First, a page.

Trying to fix what you've got is pretty much NOT going to work. The longer you avoid fixing it right the worse the water and mold damage is going to be.

PT143 06-24-2012 10:02 AM

Thanks - now with photos!
Thanks for the suggestion! Much easier than uploading straight to the website.

See below for photo link - I included some before, during, and "after" demo pictures too so you all can see what we started out with. You'll see in here under the "special corner" photos what led us to our initial confusion - we realized it would be more tricky than removing and replacing cement board/tiles.

At this point I'm wondering if we shouldn't just pull the entire wall/shower down, as well as maybe just hire a professional. There doesn't appear to be any damage other than what we've pulled down. We'd hoped to simply repair the damage ourselves and learn some stuff in the process, but now I'm feeling like we just want to move on with our lives!

wkearney99 06-24-2012 10:53 AM

You're on the right track regarding demolishing the whole thing and starting over. It's really not beyond medium DIY skills to do it. It'd be helpful to have more of an overview picture to better understand just how big a job it might be.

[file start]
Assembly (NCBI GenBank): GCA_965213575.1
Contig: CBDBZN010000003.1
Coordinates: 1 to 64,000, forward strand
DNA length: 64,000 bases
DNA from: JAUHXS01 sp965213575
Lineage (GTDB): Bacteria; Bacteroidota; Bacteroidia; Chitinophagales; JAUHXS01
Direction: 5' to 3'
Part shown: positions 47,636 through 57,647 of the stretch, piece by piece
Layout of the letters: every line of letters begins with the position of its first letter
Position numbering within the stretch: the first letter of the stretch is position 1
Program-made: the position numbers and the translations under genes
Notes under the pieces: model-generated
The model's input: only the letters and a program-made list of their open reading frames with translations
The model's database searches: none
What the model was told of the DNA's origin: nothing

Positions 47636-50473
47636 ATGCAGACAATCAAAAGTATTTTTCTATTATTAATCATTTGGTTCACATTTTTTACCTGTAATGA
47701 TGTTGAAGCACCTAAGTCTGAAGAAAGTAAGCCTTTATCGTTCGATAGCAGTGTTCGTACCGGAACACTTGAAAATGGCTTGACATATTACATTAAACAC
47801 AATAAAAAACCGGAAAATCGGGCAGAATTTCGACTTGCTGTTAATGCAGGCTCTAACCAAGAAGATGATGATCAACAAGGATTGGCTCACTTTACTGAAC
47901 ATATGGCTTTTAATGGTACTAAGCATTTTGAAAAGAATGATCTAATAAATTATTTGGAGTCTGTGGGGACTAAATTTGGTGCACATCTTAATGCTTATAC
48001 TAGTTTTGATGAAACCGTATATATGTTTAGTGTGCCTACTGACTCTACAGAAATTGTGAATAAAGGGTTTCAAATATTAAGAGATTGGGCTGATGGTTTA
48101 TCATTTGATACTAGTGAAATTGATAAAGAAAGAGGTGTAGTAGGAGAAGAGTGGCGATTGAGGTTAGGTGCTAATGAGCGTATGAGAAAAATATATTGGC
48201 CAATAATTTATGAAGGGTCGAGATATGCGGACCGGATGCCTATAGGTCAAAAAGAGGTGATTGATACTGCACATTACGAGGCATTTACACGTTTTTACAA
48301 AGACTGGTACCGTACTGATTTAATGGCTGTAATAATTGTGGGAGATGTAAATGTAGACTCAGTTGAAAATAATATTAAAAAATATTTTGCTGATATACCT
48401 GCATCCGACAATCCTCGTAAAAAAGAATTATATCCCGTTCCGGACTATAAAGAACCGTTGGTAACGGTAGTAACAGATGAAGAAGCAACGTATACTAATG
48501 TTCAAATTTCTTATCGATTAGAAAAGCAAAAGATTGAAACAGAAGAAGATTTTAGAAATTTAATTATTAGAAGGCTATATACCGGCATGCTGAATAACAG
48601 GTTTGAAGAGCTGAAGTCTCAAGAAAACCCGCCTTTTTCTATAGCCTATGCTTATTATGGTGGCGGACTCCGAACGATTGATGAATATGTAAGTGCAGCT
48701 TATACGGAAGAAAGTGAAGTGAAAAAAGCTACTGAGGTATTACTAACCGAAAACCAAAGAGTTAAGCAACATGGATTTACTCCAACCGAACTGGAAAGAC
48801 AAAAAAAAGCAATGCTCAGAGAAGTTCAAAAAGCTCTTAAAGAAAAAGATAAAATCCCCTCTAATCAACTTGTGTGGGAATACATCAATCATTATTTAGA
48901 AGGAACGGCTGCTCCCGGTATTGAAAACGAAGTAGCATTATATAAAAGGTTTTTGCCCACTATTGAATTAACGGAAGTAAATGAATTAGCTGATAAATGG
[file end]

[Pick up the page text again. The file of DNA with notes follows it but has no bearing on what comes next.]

From the looks of those wood pieces I take it there's shower bench? Those are notorious for problems. Schluter makes a good fabric product (Ditra) designed to be laid over stuff like that, as a means to provide a moisture barrier. There are other products too. You set it in thinset (on top of backer board), smooth it out and let it dry. Then lay tile as usual on that. The key is making sure the edges of it are appropriately sealed, giving any water that might get to to it a clear path down to the drain.

The problem with just patching it is you're still left with the rest of the wall and potential problems that will develop there. It's also possible that fixing it the right way won't sit as flush as the stuff up there now. That'd look bad and might leave a lip, which could be a problem for water.

A temporary fix might only serve to bring back the same stress again, and again, until you get it done right.

cube17576 06-27-2012 08:17 AM

The bench and niche should not be perfectly level. You want them to slope in towards the direction of the drain to help shed water. The faster and easier the water can get to the drain, the less time to soak through the grout and ruin everything behind again.

JohnFRWhipple 06-27-2012 08:21 AM

Drywall has no business in a shower renovation. No matter who says it's OK or how you waterproof over it.

That shower looks really bad. I'd be starting from scratch. You might be able to soak and clean the tile and reuse them...